When anaerobic digestates are added into soils, different nitrogen forms are either absorbed by plant root cells, or adsorbed onto negatively charged soil particles, or oxidized by microorganisms. Best management practices that can be employed to alleviate nutrient leaching includes: alteration of digestate nutrient supply to crop demand and soil tests, synchronization of nutrient release with crop developmental demand, cultivation against slopes, avoidance of fall applications, lengthly period gaps between digestate employment and sowing, and applications that undertaken before heavy rains.
The microbiological status of the output digestate is dependant on the quality of the input biomass and on the configuration characteristics of the digester such as pre-treatment (pasteurisation), digestion temperature, pH, nitrogen concentration. The tenacity of various pathogens in digestates can be explained by the presence of bacteria species possessing the ability to form protective coatings (spores). These spore-formers are not eradicated during the anaerobic digestion process and regrowth of pathogens and their spores is possible in storage facilities. Stabilization of digestates through post-treatment measures such as curing and composting substantially decreases the risk they pose to human health and the environment. Typical nitrogen and phosphorus concentrations range between 5 and 15 kg N/ ton and 0.1 and 1 kg P/ ton respectively in cattle and chicken manure. These nutrients remain in the digestate after anaerobic digestion and, following an adequate treatment, can be recovered in a concentrated form of which can be easily transported.
The composition of digestates differs extensively with regards to the feedstock, inoculum source, and operating conditions of AD (e.g., temperature, pH, hydraulic retention time). It can be abundant in a number of macro nutrients (e.g. N, P, K, S, Mg, Ca, Fe, and Na) and may also comprise of a number of trace elements (e.g. Co, Fe, Se, Mo and Ni) either as a result of the initial biomass used or becaue of supplementation, addition of trace elements for enhanced digester performance. The great amounts of potentially toxic effluents, due to the presence of non-biodegradable compounds such as recalcitrant organic molecules, high ammonia concentration, and heavy metals that become available, together with the rising storage and transportation expenses, lead to the requirement of implementation of appropriate management practices. Generally, the initial step of each digestate treatment procedure involves the physical solid–liquid separation. Normally, 40 to 86% of the organic matter is present in the solid fraction, while the liquid phase is comprised of a low organic matter content. The solid fraction contains approximately 75% of phosphorus, which is directly absorbed or trapped with calcium, magnesium, and nitrogen. The digestate liquid is categorized by low organic matter and phosphorus concentrations, counterbalanced by increased potassium and nitrogen concentrations (up to 80% in the form of ammonium). Typically, the resulting solid manure high in dry matter (DM) and the liquid manure low in DM obtained is directly employed as fertilizer (Table 1).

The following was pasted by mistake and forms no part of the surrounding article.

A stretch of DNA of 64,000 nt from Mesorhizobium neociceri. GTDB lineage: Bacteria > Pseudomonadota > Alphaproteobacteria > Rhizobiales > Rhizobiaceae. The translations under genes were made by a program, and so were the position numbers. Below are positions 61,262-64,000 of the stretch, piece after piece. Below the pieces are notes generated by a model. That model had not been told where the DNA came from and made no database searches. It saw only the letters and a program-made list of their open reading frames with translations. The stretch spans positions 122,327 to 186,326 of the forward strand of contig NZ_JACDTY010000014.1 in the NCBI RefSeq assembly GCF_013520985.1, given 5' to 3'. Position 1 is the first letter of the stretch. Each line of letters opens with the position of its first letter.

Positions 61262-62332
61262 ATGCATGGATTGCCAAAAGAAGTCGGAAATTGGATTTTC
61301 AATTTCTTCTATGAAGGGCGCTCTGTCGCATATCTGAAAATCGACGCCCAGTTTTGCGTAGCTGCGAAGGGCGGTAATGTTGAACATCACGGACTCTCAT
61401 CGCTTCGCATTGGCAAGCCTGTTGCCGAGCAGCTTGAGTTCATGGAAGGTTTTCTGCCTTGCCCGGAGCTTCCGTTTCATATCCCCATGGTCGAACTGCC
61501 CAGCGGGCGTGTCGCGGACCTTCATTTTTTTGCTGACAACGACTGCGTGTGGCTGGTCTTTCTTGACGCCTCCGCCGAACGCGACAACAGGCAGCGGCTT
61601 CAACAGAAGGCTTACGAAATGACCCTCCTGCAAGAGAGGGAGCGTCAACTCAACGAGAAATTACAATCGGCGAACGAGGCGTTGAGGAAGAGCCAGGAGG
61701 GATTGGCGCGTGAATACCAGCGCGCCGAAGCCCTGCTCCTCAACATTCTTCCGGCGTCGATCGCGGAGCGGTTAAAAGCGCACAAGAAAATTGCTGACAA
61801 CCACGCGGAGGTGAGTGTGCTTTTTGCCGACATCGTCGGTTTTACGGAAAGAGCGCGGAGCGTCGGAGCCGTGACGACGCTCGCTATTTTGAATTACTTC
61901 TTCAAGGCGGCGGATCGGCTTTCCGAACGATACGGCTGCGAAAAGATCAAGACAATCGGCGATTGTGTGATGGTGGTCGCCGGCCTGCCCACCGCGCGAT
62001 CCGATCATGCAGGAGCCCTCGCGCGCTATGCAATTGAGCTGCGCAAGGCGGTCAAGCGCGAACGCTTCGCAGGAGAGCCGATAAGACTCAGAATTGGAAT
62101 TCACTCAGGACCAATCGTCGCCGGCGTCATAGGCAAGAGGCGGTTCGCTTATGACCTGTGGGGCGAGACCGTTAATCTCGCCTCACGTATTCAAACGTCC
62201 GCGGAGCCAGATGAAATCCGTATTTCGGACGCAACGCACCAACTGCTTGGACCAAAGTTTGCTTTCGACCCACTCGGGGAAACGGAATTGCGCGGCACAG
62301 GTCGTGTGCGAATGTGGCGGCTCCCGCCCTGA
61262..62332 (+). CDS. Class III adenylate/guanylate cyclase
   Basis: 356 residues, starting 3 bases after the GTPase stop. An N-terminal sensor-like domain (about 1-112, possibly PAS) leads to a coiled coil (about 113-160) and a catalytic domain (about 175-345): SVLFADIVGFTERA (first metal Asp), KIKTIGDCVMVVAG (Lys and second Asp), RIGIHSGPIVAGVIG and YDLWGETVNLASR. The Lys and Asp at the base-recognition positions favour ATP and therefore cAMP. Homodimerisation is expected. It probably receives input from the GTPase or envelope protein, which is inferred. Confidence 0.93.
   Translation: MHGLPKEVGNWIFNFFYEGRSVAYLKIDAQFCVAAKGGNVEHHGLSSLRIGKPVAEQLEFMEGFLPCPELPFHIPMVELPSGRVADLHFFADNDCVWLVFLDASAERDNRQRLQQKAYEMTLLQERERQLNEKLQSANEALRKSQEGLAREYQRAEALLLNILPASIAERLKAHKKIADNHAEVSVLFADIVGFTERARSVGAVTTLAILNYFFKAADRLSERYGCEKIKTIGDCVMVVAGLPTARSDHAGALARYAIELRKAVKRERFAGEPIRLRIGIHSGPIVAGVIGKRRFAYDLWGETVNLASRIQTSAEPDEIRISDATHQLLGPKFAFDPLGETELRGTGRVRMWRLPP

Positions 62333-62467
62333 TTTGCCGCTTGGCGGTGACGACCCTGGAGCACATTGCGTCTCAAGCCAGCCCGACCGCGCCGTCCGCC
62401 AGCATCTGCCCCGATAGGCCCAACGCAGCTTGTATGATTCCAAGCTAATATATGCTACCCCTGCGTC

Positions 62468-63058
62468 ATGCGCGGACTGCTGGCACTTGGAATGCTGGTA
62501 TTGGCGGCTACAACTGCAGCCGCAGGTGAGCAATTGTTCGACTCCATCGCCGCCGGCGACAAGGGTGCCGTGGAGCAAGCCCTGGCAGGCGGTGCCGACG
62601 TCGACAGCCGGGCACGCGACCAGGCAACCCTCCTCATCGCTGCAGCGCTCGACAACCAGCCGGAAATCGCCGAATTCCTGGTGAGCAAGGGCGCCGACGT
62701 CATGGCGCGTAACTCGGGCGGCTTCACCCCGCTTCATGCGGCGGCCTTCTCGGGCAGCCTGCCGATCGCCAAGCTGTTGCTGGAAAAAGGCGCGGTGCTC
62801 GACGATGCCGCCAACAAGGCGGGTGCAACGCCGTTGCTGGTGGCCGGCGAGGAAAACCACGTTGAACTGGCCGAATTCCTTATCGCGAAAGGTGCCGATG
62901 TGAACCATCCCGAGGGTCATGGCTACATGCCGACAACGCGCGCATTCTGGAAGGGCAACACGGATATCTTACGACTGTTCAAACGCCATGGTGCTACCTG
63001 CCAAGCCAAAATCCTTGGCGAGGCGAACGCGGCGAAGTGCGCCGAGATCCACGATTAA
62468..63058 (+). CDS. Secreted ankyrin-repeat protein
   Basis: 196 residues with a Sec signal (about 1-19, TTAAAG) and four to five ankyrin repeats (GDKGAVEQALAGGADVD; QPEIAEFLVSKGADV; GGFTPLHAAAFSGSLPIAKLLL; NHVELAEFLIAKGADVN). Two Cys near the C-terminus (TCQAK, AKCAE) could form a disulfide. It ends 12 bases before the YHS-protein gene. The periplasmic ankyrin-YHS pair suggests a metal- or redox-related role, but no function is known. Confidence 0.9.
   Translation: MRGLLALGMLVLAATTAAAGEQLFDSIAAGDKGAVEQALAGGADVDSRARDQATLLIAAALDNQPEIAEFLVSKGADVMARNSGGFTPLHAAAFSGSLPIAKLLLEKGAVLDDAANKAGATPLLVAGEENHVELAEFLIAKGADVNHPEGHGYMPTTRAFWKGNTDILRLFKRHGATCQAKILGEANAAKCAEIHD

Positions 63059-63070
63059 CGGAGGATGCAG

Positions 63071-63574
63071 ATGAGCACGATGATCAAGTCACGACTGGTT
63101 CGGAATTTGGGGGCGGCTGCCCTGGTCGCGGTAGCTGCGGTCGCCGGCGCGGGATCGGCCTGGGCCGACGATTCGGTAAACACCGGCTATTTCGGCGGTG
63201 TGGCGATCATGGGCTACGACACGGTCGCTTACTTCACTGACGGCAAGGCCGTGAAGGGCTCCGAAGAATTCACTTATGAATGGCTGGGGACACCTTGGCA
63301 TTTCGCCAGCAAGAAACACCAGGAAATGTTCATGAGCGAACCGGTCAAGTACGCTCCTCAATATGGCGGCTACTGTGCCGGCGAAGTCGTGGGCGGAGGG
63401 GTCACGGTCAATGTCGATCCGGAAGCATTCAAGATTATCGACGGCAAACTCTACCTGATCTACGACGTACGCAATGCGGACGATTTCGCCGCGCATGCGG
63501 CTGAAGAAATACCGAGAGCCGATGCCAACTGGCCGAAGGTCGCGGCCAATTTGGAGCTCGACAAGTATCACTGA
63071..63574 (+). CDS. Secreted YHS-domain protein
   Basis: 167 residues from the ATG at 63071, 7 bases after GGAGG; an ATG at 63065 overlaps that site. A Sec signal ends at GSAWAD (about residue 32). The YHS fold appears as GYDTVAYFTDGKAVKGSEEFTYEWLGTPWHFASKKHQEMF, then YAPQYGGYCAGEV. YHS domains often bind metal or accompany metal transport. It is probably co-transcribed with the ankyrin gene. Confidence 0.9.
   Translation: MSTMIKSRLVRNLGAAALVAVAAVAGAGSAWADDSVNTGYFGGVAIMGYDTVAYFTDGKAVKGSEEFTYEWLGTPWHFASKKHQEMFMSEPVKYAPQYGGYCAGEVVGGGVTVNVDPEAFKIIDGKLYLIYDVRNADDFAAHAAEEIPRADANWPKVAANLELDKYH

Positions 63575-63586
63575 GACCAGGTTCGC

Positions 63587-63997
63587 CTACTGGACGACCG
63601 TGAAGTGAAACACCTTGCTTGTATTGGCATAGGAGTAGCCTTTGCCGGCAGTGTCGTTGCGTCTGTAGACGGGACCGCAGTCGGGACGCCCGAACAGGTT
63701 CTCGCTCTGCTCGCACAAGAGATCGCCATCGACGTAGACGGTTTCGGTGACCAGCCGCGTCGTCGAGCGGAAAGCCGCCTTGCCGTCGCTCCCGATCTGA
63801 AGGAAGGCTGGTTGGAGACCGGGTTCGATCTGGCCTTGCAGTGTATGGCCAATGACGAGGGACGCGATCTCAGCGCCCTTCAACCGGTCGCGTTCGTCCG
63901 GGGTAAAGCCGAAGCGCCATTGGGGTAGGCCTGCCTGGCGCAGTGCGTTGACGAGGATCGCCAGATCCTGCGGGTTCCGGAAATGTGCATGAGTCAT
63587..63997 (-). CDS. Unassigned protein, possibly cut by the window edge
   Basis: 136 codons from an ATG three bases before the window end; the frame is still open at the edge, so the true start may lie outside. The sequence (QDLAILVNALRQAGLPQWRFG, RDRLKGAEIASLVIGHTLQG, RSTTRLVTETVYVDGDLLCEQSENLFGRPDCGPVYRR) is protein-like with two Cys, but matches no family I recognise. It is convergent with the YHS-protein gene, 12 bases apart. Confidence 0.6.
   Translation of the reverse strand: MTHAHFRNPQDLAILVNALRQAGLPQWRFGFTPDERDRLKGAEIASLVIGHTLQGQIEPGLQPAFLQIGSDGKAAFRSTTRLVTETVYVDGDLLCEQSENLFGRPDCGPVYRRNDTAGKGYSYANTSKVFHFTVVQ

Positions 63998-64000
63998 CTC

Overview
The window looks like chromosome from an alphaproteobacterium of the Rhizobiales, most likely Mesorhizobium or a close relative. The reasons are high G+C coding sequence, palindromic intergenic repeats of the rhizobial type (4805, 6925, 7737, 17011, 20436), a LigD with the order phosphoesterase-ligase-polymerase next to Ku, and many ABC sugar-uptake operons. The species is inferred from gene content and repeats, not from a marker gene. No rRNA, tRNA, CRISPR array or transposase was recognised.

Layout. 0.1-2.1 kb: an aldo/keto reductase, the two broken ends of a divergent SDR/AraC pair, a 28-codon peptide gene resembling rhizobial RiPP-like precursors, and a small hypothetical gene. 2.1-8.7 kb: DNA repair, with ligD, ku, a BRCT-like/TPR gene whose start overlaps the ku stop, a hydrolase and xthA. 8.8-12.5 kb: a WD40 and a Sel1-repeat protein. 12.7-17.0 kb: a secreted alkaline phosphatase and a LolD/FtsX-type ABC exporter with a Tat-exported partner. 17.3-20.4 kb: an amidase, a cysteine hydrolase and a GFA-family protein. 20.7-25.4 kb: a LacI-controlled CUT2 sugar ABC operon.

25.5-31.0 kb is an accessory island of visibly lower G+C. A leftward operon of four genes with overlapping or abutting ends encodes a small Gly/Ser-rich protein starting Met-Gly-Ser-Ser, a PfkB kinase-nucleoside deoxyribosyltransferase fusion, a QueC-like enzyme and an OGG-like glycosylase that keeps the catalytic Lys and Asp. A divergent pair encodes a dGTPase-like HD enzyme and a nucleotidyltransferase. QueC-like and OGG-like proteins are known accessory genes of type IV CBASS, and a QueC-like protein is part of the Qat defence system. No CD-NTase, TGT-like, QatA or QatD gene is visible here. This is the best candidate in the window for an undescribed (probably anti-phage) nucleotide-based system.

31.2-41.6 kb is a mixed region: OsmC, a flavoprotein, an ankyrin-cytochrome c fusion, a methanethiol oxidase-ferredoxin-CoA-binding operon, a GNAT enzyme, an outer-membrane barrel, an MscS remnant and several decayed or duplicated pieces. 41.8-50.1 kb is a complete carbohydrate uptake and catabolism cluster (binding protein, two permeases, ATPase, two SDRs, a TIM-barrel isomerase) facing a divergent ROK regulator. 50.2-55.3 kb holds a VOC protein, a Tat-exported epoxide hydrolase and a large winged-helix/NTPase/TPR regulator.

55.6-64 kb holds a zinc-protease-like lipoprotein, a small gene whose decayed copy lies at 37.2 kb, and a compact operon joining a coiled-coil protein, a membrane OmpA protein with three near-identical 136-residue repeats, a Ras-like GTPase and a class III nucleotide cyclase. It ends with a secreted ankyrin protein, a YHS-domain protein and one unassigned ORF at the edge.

In conclusion, there is a wide range of anaerobic digestates whose composition and nutrient content depend upon the nature of the source of the biomass (such as cattle manure, livestock manure, agricultural residues, organic solid wastes, sewage sludges, dairy manure, food wastes, and landscape wastes) and the digestion process. The digestate, which is plentiful in valuable nutrients, can therefore be directly employed as a renewable fertilizer due to its contents of stable organic carbon and nutrients. Cosidering current inceasing costs for fertiliser products, AD is an exciting technology to addres this need, along with enery production and waste utilisation. When an excess of nutrients occurs in a given region, the digestate can be further treated to recover nutrients in concentrated forms, allowing them to be translocated at sustainable prices in various agricultural areas. However, a key environmental concern with land application of digestates is the potential contamination of surface and ground waters, alongside the eutrophication of water bodies with abundant volumes of nitrogen and phosphorus. Therefore, it is essential for Ireland to have an informed policy and develop solutions for digestate in future. For more details, please see “Research 375: Development of Quality Standards for Compost and Digestate”.
Development of Quality Standards for Compost and Digestate report: https://www.epa.ie/publications/research/waste/Research_Report_375.pdf